We Have to Help each other, Hand in Hand
Imaging that the 4-billion-year geological age of the Earth to be condensed into one hundred years, the pristine plants and animals didn’t emerge until in its fifties, while the large reptiles such as dinosaurs appeared when it’s been ninety-five years old; in this virtual history of one hundred years, human being is definitely a new born baby in its very first day, and we are born in a big colorful garden with all vitality and energy. However, in terms of reforming this old garden, we the new comers have contributed much more than any other species on the Earth. The Industrial Revolution, which has just begun five minutes ago, greatly changed human being’s living and production conditions, resulting in unprecedented and even irreversible damage to the Earth at the same time.
Faced with the fact that this little planet has been damaged so many times, if we follow the traditional way of industrialization without facing the challenges practically, it would be a giant question mark for whether human beings can survive longer on the Earth.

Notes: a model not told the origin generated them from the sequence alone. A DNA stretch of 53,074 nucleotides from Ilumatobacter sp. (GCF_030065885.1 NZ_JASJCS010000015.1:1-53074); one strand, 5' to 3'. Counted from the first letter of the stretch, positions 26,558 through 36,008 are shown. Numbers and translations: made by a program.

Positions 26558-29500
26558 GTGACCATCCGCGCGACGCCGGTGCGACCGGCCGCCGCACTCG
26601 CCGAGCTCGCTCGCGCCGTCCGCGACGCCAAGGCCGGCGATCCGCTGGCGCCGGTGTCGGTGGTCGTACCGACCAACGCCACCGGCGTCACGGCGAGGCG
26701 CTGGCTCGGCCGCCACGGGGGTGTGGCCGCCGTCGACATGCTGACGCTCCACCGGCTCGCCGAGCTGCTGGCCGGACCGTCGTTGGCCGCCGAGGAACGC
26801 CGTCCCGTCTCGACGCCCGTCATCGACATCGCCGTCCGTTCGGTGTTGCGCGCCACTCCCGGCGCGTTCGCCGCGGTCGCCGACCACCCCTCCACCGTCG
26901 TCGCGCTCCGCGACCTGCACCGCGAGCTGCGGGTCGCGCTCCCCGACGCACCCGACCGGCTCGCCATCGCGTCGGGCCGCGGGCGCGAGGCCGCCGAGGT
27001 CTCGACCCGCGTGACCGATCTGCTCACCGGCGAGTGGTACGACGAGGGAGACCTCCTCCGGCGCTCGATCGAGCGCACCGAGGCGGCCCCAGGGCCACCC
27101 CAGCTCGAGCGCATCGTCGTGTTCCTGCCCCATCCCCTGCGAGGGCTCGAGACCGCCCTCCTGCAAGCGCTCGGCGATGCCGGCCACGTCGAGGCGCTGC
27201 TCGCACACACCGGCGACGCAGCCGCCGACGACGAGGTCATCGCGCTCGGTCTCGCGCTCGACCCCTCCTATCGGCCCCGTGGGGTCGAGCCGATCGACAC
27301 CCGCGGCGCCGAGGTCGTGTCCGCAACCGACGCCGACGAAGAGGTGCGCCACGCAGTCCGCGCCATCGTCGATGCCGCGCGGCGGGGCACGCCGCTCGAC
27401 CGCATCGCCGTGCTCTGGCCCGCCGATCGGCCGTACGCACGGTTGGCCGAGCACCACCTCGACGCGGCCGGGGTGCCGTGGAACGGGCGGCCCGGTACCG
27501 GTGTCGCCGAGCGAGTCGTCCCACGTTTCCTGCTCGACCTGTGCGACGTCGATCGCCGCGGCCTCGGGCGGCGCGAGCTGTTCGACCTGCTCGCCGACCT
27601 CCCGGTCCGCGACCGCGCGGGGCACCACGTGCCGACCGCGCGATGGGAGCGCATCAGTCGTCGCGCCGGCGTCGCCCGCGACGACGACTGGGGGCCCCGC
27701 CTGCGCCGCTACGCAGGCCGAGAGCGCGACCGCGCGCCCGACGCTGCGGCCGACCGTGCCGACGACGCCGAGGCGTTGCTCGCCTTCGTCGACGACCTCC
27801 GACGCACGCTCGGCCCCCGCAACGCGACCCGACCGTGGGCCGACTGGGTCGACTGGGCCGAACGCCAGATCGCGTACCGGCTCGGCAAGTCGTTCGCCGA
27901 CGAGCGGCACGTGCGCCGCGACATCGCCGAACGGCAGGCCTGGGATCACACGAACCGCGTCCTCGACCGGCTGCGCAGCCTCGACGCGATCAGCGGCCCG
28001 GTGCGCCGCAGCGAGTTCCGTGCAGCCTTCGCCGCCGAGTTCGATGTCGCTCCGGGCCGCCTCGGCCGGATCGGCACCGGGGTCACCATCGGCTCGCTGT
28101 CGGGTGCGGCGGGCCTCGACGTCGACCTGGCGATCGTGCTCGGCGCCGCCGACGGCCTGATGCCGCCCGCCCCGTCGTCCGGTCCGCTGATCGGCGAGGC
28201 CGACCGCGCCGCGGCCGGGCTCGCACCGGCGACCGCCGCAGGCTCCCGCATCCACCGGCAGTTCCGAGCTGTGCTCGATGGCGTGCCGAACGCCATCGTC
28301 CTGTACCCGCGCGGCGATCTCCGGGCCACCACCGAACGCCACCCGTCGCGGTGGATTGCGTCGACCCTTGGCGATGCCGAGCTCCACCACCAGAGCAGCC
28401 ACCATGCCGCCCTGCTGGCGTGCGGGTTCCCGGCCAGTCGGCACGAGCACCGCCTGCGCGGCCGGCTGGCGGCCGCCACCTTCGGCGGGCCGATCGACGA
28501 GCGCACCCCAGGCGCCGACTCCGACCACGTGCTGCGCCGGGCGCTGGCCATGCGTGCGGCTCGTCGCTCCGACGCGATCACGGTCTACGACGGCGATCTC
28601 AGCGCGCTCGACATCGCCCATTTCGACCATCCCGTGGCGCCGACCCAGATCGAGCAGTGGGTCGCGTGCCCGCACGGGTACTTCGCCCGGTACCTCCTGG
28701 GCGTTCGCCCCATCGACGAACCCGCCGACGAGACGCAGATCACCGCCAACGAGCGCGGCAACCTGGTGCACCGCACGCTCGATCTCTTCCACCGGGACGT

As early as in 1970s, Club of Rome sent out the warnings in “The Limits to Growth”; and in the beginning of 21st century, United Nations’ “Millennium Ecosystem Assessment Synthesis Report” provided specific descriptions; and the fourth report on climate change assessment presented by UN IPCC---“Climate Change 2007” gives more detailed scenario analyses on he relations between human activities and climate change, the needs of prompt action to mitigate climate change, as well as the economic costs and probable results of different degree measures for emissions reduction.